Japan slaughters 177 whales as part of annual hunt in Pacific Ocean

TOKYO – Japan has killed 177 whales in Pacific Ocean “for scientific research” in a move which allows it to circumnavigate a moratorium on hunting the mammals.

Three ships, which left port in June, returned with 43 minke whales and 134 sei whales, according to the country’s Fisheries Agency. The total number of 177 whales was the goal stipulated by the government beforehand.

The annual practice comes despite Japan being a signatory to the International Whaling Commission’s (IWC) moratorium on hunting. Each year, Tokyo exploits a loophole by stating that the hunt is done in the name of scientific research.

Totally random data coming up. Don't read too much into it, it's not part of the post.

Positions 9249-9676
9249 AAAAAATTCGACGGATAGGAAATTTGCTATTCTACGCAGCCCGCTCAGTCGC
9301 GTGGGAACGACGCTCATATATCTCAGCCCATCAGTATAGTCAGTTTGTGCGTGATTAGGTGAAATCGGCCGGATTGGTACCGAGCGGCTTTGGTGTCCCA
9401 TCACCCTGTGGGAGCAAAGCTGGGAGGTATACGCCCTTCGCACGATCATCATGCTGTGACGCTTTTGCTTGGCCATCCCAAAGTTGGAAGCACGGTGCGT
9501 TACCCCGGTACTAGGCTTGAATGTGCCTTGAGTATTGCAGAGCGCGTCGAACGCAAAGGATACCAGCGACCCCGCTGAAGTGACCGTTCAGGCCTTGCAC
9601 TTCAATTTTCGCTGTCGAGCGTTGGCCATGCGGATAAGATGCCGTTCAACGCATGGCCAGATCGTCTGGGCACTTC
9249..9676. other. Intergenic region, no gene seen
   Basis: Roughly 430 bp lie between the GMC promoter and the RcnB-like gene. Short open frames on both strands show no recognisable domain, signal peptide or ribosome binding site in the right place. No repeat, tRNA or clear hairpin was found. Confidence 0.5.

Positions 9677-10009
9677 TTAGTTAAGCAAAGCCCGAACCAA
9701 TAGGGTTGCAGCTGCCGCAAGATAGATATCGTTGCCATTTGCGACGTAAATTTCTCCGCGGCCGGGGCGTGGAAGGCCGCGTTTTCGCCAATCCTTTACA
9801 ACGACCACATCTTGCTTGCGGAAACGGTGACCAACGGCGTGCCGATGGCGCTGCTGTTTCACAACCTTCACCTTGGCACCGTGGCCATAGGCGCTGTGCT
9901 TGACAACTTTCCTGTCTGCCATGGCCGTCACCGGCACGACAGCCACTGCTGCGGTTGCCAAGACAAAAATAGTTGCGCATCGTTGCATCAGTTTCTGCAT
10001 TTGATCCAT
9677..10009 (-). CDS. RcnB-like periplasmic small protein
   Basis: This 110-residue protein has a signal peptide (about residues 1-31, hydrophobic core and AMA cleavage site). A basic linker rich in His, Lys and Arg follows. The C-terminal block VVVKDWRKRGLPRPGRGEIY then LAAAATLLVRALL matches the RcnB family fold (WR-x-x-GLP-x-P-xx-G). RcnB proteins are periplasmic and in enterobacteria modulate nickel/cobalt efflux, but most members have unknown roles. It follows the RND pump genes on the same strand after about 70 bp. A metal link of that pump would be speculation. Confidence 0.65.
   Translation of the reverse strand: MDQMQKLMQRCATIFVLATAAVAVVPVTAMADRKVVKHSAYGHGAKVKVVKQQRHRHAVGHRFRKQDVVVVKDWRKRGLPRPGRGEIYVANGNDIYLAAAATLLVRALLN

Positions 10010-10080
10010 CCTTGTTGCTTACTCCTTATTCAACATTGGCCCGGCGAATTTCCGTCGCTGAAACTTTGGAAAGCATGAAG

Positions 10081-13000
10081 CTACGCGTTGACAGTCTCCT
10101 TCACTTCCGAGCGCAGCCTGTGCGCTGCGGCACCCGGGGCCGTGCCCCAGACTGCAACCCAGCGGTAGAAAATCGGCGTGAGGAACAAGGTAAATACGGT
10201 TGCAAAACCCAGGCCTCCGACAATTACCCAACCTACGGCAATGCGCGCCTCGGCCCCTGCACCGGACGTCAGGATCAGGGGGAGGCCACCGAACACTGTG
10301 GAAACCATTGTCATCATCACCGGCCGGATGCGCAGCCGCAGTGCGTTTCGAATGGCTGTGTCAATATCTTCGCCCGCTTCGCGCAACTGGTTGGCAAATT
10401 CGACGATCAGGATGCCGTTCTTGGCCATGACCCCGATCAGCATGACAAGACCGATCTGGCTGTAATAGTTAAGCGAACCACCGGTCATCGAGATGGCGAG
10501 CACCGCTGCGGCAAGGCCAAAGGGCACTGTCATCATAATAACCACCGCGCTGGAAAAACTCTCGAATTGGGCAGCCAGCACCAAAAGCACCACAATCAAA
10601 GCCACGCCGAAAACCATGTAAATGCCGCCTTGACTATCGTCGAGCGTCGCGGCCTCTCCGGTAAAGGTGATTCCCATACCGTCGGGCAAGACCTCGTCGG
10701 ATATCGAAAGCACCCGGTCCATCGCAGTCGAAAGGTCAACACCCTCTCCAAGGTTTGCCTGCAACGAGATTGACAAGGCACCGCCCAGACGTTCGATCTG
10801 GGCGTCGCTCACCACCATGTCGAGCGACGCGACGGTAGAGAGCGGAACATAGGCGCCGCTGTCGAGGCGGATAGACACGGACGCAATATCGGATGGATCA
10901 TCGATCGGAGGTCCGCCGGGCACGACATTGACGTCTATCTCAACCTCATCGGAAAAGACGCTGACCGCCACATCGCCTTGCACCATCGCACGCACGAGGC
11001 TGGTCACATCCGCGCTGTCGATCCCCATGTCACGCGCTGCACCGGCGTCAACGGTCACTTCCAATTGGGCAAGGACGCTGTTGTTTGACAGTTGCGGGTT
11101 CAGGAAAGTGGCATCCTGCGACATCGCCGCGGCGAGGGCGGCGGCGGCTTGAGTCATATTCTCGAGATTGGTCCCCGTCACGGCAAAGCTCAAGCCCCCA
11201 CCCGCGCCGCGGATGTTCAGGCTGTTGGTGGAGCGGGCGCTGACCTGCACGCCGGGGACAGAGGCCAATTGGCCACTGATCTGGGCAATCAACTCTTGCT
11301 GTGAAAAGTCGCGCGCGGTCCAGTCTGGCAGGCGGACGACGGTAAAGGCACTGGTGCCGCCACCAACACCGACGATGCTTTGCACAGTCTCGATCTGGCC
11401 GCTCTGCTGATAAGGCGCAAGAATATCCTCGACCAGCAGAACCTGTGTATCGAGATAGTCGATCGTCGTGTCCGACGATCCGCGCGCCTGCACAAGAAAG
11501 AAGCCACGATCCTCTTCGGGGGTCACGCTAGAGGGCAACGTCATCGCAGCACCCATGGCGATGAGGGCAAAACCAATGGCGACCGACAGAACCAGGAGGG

The Fisheries Agency says it will collect data on the whales’ stomach contents, among other things, and report its findings to the IWC, The Japan Times reported.

Japan says it is trying to prove the whale population is large enough to reintroduce commercial whale hunting as a traditional source of food.

The hunt draws ire from animal rights groups and other critics each year, many of whom say the “research” claim is merely a cover for commercial whaling, as meat from the captured mammals is later sold.

Anti-whaling group Sea Shepherd sent ships to obstruct Japanese whaling vessels for years, but said last month that it would not be facing off with Japanese whalers this year, as it “cannot compete with their military grade technology.”

It vowed to continue its fight under a new plan, stating that its “efforts to go after and shut down whalers will continue, and not only against Japanese whaling, but also against Norwegian, Danish, and Icelandic whaling.”

Norway and Iceland are the only countries in the world that authorize commercial whaling. An annual hunt in Denmark’s Faroe Islands sees whales and dolphins killed by hand, their meat and blubber distributed to residents.